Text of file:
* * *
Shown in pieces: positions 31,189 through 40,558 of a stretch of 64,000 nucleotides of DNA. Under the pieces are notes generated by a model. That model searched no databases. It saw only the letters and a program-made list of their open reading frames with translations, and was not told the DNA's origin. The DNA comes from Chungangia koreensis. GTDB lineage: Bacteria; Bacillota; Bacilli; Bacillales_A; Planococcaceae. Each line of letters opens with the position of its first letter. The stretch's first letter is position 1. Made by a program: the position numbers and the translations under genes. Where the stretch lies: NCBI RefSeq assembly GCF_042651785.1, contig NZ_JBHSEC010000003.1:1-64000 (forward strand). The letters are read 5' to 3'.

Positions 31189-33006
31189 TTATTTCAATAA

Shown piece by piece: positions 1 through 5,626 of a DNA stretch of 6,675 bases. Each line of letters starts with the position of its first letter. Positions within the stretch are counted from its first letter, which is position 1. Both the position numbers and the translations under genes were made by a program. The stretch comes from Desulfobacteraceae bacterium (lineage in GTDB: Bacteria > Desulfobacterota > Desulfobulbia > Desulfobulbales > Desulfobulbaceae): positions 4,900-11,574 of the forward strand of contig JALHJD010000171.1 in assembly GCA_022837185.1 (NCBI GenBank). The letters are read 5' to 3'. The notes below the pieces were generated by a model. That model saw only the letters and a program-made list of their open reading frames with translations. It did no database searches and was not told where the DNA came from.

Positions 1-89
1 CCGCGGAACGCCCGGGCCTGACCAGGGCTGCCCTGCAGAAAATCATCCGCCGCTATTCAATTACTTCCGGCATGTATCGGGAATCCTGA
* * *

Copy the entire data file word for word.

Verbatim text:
Shown in pieces: positions 31,189 through 40,558 of a stretch of 64,000 nucleotides of DNA. Under the pieces are notes generated by a model. That model searched no databases. It saw only the letters and a program-made list of their open reading frames with translations, and was not told the DNA's origin. The DNA comes from Chungangia koreensis. GTDB lineage: Bacteria; Bacillota; Bacilli; Bacillales_A; Planococcaceae. Each line of letters opens with the position of its first letter. The stretch's first letter is position 1. Made by a program: the position numbers and the translations under genes. Where the stretch lies: NCBI RefSeq assembly GCF_042651785.1, contig NZ_JBHSEC010000003.1:1-64000 (forward strand). The letters are read 5' to 3'.

Positions 31189-33006
31189 TTATTTCAATAA

Shown piece by piece: positions 1 through 5,626 of a DNA stretch of 6,675 bases. Each line of letters starts with the position of its first letter. Positions within the stretch are counted from its first letter, which is position 1. Both the position numbers and the translations under genes were made by a program. The stretch comes from Desulfobacteraceae bacterium (lineage in GTDB: Bacteria > Desulfobacterota > Desulfobulbia > Desulfobulbales > Desulfobulbaceae): positions 4,900-11,574 of the forward strand of contig JALHJD010000171.1 in assembly GCA_022837185.1 (NCBI GenBank). The letters are read 5' to 3'. The notes below the pieces were generated by a model. That model saw only the letters and a program-made list of their open reading frames with translations. It did no database searches and was not told where the DNA came from.

Positions 1-89
1 CCGCGGAACGCCCGGGCCTGACCAGGGCTGCCCTGCAGAAAATCATCCGCCGCTATTCAATTACTTCCGGCATGTATCGGGAATCCTGA